Transgender – An umbrella term covering the range from transvesitite/crossdresser (the terms differ depending on where you are in the world) to transsexual. Some people use this as an identifier in its own right, especially where they don’t feel they fit transvestite or transsexual. Considering the very different motivations and potential causes between the different people in the transgender world, there is some fragmentation going on. I wouldn’t be surprised if the links between the TS and TV worlds become weaker, especially as a real TS community seems to be starting to appear.
    Transsexual: A person who has a need to live in a gender different from the one they were assigned at birth (different from their genital gender). I guess that maybe the reason you’ve not heard the use of transsexual too often is that it’s pretty much limited to the TS community and a lot of us spend a lot of time trying to keep below the radar screens (going stealth). However, once my blog’s up and running again (my server’s down), I have a blogroll of quite a lot of TS blogs where transsexual would be a normal word to use.
    With regard to the medical definition, that’s something which is incredibly problematic. First of all, the DSM defines it as a mental issue, which is terribly stigmatising and can really damage some people’s chance of a successful life. Secondly, the fact that people like Ken Zucker (a guy who is neither a doctor nor a psychologist, but who actually gets to try to force children into their assigned gender) and Anne Lawrence (a transsexual woman who believes in a trans hierarchy where some people are ‘real’ TSs and some aren’t) means that the DSM is being heavily influenced by people who disagree completely with a large majority of the TS community.
    I don’t think there are many of us who use the medical definition to define ourselves, most of us come to the medical profession with a long history of having thought this out over several years, with a large amount of us having first memories of this being an issue in very early childhood.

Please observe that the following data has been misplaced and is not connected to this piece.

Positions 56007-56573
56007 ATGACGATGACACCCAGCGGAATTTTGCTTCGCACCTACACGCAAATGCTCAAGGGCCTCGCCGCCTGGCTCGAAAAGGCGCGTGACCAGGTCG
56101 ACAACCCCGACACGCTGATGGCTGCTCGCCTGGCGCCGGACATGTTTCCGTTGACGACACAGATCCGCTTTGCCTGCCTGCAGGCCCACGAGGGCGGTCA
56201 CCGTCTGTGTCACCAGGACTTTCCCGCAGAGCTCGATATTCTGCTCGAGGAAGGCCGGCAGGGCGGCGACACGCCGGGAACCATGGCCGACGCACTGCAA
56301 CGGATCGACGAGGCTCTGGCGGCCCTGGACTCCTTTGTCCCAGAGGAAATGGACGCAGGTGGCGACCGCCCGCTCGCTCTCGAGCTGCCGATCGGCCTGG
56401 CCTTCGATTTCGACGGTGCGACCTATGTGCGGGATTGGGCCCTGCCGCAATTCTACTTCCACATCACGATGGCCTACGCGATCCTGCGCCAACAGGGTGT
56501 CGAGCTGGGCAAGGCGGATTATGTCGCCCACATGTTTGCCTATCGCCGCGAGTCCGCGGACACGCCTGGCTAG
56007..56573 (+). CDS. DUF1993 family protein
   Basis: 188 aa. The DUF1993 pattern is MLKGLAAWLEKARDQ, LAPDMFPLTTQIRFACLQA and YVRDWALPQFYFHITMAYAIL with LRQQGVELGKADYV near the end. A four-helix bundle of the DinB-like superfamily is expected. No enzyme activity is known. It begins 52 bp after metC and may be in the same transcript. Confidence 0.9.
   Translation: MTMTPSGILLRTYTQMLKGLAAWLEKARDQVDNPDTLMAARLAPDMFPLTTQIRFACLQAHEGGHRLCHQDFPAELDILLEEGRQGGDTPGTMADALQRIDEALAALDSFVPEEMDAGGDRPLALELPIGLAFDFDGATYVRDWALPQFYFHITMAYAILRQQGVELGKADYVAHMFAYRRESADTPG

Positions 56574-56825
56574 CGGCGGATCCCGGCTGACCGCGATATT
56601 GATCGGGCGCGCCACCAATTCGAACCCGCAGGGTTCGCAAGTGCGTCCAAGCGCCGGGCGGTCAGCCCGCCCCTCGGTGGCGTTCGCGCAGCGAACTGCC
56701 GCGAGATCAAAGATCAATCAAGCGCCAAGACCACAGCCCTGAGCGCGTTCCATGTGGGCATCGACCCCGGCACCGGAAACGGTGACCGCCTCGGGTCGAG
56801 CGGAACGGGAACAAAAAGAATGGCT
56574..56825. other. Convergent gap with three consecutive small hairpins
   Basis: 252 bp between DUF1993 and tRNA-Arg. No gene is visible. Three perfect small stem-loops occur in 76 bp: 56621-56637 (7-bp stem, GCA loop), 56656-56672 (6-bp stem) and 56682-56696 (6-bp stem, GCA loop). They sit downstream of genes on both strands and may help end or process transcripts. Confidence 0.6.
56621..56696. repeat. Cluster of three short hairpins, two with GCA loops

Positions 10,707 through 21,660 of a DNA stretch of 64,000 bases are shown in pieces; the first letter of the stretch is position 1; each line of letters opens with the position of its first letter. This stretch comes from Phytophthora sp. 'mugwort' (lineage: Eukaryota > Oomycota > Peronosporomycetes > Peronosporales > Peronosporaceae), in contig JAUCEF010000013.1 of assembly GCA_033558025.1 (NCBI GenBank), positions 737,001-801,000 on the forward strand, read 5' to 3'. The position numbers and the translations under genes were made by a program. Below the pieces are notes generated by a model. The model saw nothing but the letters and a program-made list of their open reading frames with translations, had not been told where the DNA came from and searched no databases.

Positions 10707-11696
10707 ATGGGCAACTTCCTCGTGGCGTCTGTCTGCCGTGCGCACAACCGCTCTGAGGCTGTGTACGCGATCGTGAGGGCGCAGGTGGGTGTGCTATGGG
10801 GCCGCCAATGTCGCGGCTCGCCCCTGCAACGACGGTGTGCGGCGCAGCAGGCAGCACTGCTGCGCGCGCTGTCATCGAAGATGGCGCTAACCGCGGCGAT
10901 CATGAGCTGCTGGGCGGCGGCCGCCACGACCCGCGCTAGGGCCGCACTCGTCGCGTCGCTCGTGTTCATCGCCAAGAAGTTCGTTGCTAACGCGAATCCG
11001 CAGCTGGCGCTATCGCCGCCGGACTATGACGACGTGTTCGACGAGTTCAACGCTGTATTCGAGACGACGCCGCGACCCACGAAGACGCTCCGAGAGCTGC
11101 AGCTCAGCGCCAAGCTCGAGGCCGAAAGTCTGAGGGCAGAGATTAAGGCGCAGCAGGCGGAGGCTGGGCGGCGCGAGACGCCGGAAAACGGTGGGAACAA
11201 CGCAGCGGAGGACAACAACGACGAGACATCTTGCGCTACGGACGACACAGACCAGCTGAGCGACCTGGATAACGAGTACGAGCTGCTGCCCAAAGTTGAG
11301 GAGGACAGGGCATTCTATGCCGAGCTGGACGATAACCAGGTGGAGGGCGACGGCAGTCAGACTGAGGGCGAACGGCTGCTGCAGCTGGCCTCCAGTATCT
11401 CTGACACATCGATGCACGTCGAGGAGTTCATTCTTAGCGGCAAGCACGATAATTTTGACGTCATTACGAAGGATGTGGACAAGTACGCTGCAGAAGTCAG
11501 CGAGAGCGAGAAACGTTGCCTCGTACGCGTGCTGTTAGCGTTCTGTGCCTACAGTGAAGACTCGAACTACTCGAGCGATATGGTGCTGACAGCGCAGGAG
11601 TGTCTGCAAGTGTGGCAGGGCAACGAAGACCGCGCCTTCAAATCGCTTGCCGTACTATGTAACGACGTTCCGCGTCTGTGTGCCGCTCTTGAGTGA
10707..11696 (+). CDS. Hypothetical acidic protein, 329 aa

The medical definition is used more by the medical establishment for their protection and for gatekeeping purposes and isn’t something which changes the self-identification in any meaningful manner. It just affects us through through the difficulty of finding treatment and through the discrimination the ‘establishment’ show us thanks to it.

  22. I’m sorry for writing so many long comments today… It’s just a bit of a complex subject. I hope this isn’t a problem!!!

  23. emily s – thanks for that. i’d def be interested in checking out your blogroll when it comes back!
    i for one can’t imagine your comments on this thread would be a problem! 🙂

  24. Not at all, Emily. Have I been too much of a tiger on this – everybody seems so nervous?
    There’s a very big difference in context between long constructive comments which provide information that furthers a friendly discussion such as is happening on this thread, and long combative comments which throw out a slew of challenges on an antagonistic thread. It’s very much the second sort that are a problem.

  25. I’m glad! 🙂
    No, I don’t think anyone’s being a tiger (except in the nicest ways!), but at least in my case I just wanted to make sure I didn’t seem to be hijacking the thread.
    Thanks for making it clear! 🙂

  26. On this topic, I find that the most irritating of ‘evpsych pseudoscience’ can be found in Satoshi Kanazawa’s blog over at Psychology Today.
    Unfortunately,despite his lack of credibility, he was cited by Janet Albrechsten in the Australian as some form of justification for the Mayor’s comment that “the beauty-disadvantaged women should proceed to Mt Isa”. Not that I want to dredge that one up again!

  27. No, exceptionally non-tiger-like, Tigtog. I just have an overactive imagination, in which I am understood as that antagonistic person! 🙂
    WildlyParentheticals last blog post..Champagne Days…

  28. I’m always amused (and vaguely horrified) at the number of people who seem to think that Psychology Today is some sort of reputable scientific journal.